Home / Featured / Ardy Sixkiller Clarke – Alien Encounters in Mesoamerica – November 24, 2014

Ardy Sixkiller Clarke – Alien Encounters in Mesoamerica – November 24, 2014

Ardy-Sixkiller-HSOpen Minds UFO Radio: Dr. Ardy Sixkiller Clarke, a Professor Emeritus at Montana State University, has dedicated her life and career to working with indigenous populations. She is the author of Encounters With Star People, and has a new book coming out in December titled, Sky People: Untold Stories of Alien Encounters in Mesoamerica. As a teenager to follow in the footsteps of two 19th-century explorers, John L. Stephens and Frederick Catherwood, who brought the ancient Maya cities to the world’s attention. Dr. Clarke set out on a seven-year adventure (from 2003 through 2010) through Belize, Honduras, Guatemala, and Mexico, collecting stories of encounters, sky gods, giants, little people, and aliens among the indigenous people. She drove more than 12,000 miles, visiting 89 archaeological sites (Stephens and Catherwood visited only 44) and conducting nearly 100 individual interviews.

For more about Dr. Sixkiller and her work, visit: www.sixkiller.com.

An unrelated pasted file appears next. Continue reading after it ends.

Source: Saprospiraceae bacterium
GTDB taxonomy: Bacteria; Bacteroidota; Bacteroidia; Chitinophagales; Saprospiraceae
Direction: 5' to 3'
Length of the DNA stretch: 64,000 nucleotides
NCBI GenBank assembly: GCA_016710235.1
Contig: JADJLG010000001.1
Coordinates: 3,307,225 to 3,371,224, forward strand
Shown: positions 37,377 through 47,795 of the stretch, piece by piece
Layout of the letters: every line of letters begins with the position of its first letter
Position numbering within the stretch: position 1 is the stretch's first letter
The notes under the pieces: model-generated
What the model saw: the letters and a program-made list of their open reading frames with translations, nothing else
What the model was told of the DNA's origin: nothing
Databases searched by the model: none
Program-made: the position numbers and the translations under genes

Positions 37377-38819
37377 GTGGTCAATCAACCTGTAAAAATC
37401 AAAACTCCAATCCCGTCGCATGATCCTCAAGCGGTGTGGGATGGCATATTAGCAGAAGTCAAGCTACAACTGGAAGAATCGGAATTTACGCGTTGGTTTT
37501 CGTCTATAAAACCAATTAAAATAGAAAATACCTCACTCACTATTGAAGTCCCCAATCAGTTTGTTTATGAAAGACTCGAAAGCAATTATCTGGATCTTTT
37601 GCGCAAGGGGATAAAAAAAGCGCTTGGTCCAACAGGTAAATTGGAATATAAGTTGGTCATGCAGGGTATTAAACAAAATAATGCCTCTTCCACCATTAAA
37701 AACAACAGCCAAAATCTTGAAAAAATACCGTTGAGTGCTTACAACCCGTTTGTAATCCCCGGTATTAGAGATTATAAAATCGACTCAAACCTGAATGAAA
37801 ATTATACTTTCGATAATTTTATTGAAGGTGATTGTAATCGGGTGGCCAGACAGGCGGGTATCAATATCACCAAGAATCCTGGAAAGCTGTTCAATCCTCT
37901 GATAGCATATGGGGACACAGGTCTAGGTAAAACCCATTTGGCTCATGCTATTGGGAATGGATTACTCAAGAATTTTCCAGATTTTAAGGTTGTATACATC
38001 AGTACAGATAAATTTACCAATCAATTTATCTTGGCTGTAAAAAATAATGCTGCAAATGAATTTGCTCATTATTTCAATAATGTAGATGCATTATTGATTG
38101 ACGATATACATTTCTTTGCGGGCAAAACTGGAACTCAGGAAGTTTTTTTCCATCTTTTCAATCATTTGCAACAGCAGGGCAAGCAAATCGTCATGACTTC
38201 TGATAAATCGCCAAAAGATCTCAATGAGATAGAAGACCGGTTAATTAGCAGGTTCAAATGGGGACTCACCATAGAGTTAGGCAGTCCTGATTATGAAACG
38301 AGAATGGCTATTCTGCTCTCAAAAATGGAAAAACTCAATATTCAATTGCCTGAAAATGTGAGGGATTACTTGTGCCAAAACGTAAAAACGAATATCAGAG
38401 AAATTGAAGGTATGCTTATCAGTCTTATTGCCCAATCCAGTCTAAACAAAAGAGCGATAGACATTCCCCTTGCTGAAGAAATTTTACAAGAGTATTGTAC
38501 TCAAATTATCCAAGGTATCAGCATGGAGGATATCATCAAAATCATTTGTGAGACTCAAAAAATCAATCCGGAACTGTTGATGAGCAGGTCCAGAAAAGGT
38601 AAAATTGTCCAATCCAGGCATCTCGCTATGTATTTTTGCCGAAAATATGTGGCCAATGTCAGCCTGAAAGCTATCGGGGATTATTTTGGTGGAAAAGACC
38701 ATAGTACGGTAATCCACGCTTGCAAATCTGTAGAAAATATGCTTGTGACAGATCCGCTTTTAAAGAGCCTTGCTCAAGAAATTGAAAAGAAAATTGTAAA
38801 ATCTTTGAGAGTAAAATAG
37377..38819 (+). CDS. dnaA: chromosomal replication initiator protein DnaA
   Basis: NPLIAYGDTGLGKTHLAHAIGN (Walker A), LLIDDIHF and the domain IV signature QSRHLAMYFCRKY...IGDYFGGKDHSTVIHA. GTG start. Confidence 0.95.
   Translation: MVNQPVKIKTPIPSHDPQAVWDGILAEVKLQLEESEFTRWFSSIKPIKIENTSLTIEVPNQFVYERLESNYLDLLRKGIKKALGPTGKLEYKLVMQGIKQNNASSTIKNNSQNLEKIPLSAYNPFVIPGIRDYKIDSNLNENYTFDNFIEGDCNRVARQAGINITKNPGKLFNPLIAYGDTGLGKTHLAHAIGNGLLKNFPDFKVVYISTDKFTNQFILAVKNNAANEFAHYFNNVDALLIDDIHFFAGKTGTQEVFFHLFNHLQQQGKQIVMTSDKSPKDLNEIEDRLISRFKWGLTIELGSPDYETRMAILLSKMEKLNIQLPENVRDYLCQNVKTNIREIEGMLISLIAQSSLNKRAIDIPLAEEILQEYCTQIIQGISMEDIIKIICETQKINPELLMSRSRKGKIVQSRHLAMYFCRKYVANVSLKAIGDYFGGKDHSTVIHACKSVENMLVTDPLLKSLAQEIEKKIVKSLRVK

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Alejandro Rojas is a radio host for Open Minds Radio, editor and contributing writer for Open Minds magazine as well as OpenMinds.tv. For several years Alejandro was the official spokesperson for the Mutual UFO Network as the Director of Public Education. As a UFO/Paranormal researcher and journalist, Alejandro has spent many hours in the field investigating phenomena up close and personal. Alejandro has been interviewed by media organizations around the world, including the largest cable and network news agencies with several appearances on Coast to Coast AM.

2 comments

  1. avatar

    Wish I could have went with her.. worthy trek..

  2. avatar

    My girlfriend and I heard Clarke on a Mysterious Universe podcast discussing her first book. We were so intrigued that we bought the book, but we got about halfway through it before giving up. After a while, it seemed like all the stories were a blur of her having coffee with Native American truckers who had UFO experiences. There’s a lot of compelling information, but a lot of questionable editing as well, eg, referring to a UFO witness in the same story by multiple names. Sure, could be a bad factchecking job or a typo as I’m sure she’s using pseudonyms for many of these people, but as Carl Sagan once said, extraordinary claims require extraordinary evidence. When it comes to UFOs, so many people are immediately willing to discount any evidence as crazy or quack that anyone with a serious interest in investigating and disseminating information HAS to make sure the tales are as bulletproof as can be. Clarke’s first book was entertaining and intriguing, but it soon became a source of amusement rather than edification.

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